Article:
Alaska has been at the forefront of developing rules and technologies for getting drones in the air and now the leaders of an Anchorage startup believe they have the secret to getting them back on the ground safely.
The fundamental technology is basic and nearly obvious: a parachute.
However, the seemingly simple solution comes with a daunting hurdle.
It can’t ever fail.
Indemnis CEO Amber McDonald said the idea for a new breed of unmanned aircraft parachute spawned out of her team’s work in TV and film. McDonald and Indemnis Chief Technology Officer Alan Erickson were first partners in a video production company in 2015.
“We were flying for Animal Planet, Discovery Channel, all the reality shows that came up with the film (tax credit) incentive that was going on,” she recalled in an interview. “We were flying drones as a result of that and found that technology failed and they were falling out of the sky.”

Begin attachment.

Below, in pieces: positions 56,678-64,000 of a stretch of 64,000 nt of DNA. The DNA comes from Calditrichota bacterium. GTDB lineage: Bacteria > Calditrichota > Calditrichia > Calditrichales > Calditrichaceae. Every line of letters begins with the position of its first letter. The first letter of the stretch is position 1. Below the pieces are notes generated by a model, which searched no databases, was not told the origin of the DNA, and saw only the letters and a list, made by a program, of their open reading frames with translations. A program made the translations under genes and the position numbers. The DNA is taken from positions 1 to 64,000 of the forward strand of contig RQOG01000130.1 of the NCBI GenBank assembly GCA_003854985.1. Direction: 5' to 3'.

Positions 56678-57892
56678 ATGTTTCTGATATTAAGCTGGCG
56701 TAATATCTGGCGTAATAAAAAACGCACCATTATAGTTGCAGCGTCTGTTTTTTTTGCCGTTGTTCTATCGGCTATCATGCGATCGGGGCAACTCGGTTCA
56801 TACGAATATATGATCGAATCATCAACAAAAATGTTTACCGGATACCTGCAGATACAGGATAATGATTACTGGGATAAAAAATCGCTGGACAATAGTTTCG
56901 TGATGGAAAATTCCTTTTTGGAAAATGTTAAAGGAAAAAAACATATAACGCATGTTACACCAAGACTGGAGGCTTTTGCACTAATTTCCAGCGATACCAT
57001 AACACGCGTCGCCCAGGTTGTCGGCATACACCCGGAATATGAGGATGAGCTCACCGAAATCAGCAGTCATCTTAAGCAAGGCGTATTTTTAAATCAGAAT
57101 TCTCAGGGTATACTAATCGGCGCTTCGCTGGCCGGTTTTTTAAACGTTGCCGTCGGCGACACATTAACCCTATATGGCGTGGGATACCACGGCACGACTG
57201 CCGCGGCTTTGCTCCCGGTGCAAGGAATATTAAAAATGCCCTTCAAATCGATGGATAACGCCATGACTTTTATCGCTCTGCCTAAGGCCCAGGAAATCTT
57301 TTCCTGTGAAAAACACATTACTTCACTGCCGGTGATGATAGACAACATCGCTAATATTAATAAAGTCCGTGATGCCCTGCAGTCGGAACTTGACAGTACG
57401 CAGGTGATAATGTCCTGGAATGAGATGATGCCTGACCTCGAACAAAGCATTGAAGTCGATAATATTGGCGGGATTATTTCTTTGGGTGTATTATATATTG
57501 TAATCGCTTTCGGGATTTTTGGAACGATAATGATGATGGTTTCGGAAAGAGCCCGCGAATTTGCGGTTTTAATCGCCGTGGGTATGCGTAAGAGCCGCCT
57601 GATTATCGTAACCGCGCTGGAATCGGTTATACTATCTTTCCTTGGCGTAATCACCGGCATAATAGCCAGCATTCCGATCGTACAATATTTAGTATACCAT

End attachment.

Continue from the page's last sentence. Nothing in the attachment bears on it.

The biggest challenge in solving the problem is developing a fail-proof solution — or something at least as infallible as any human technology can be.
Indemnis is Latin for “without harm.”
McDonald noted the Federal Aviation Administration currently doesn’t allow small (less than 55 pounds) commercial unmanned aircraft flights over people for fear the craft could injure or kill someone if it fails without a safety net of its own.
There are three paths to commercial drone flights over people, the same avenues the FAA offers for most safety issues that arise. In this case they are: build an unmanned aircraft with provable reliability on-par with a Boeing airliner; build one from light, soft or frangible materials that will break apart or otherwise not harm on impact; or add a risk mitigation system that meets the requirements another way.
From there they went through every parachute and recovery system on the market in search of a fix. The unpredictability of how the quad-rotor drones would fall meant the lines fixed to the frame of the small crafts would reliably entangle.